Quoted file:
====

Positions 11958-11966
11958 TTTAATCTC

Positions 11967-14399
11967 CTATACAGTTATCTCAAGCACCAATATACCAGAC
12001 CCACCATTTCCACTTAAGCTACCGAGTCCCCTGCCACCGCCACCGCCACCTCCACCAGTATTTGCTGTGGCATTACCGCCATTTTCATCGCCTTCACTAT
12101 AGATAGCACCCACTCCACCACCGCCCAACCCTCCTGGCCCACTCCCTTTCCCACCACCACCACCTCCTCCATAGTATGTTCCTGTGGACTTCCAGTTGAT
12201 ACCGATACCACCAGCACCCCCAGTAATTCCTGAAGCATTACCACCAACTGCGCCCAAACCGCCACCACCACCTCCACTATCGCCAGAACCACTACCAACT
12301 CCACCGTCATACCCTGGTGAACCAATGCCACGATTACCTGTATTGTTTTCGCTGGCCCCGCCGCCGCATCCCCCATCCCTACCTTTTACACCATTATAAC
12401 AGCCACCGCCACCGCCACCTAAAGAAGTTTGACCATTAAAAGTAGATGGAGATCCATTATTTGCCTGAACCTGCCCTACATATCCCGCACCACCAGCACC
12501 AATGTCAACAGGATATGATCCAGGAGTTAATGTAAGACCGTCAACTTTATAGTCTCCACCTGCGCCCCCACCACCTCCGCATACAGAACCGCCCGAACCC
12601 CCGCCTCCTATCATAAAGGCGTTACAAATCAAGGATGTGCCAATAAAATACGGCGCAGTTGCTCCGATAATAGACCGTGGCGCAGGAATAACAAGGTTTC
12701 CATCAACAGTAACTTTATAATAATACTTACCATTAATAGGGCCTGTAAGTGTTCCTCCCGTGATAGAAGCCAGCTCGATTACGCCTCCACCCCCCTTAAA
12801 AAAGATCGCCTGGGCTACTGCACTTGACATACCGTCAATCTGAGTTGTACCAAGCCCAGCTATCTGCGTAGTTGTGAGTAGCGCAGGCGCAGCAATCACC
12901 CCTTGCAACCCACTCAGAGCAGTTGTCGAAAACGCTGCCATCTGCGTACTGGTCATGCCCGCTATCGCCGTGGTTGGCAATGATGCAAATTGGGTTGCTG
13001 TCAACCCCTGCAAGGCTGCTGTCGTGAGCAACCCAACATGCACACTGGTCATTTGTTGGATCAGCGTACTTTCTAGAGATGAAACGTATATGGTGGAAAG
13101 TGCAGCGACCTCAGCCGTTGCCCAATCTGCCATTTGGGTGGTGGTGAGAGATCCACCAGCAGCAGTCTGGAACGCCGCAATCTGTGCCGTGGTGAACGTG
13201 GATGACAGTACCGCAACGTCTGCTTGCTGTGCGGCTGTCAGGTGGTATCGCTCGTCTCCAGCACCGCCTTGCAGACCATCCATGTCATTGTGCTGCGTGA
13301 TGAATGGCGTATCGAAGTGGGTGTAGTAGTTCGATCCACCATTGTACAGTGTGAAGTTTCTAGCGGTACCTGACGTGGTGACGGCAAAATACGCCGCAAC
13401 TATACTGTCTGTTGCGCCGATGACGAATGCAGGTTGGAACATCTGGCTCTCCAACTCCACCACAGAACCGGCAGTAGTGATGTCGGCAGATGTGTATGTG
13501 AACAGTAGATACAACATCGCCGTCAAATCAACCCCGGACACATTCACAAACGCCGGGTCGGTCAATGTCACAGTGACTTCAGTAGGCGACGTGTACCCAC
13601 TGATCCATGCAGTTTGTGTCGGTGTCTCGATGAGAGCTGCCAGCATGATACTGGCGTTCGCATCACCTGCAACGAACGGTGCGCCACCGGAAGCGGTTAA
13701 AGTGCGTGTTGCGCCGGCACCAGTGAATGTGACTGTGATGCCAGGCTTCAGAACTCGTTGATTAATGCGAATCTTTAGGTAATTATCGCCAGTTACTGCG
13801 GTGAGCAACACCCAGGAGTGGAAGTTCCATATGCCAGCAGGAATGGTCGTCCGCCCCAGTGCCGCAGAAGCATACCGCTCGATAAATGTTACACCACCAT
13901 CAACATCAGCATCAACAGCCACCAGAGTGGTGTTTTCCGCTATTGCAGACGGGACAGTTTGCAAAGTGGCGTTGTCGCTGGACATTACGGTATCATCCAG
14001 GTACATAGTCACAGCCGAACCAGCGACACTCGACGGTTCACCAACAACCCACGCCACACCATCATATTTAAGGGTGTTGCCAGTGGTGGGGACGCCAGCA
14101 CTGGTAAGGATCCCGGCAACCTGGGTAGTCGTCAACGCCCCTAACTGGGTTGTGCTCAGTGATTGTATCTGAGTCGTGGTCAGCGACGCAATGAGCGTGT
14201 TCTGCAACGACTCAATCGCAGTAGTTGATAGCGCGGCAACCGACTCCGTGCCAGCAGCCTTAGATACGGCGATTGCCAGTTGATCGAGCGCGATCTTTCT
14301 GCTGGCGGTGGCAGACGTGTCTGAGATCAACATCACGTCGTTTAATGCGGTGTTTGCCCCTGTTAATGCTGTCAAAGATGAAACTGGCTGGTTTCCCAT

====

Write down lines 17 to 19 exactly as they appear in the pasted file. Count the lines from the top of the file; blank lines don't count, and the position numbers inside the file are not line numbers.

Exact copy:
13201 GATGACAGTACCGCAACGTCTGCTTGCTGTGCGGCTGTCAGGTGGTATCGCTCGTCTCCAGCACCGCCTTGCAGACCATCCATGTCATTGTGCTGCGTGA
13301 TGAATGGCGTATCGAAGTGGGTGTAGTAGTTCGATCCACCATTGTACAGTGTGAAGTTTCTAGCGGTACCTGACGTGGTGACGGCAAAATACGCCGCAAC
13401 TATACTGTCTGTTGCGCCGATGACGAATGCAGGTTGGAACATCTGGCTCTCCAACTCCACCACAGAACCGGCAGTAGTGATGTCGGCAGATGTGTATGTG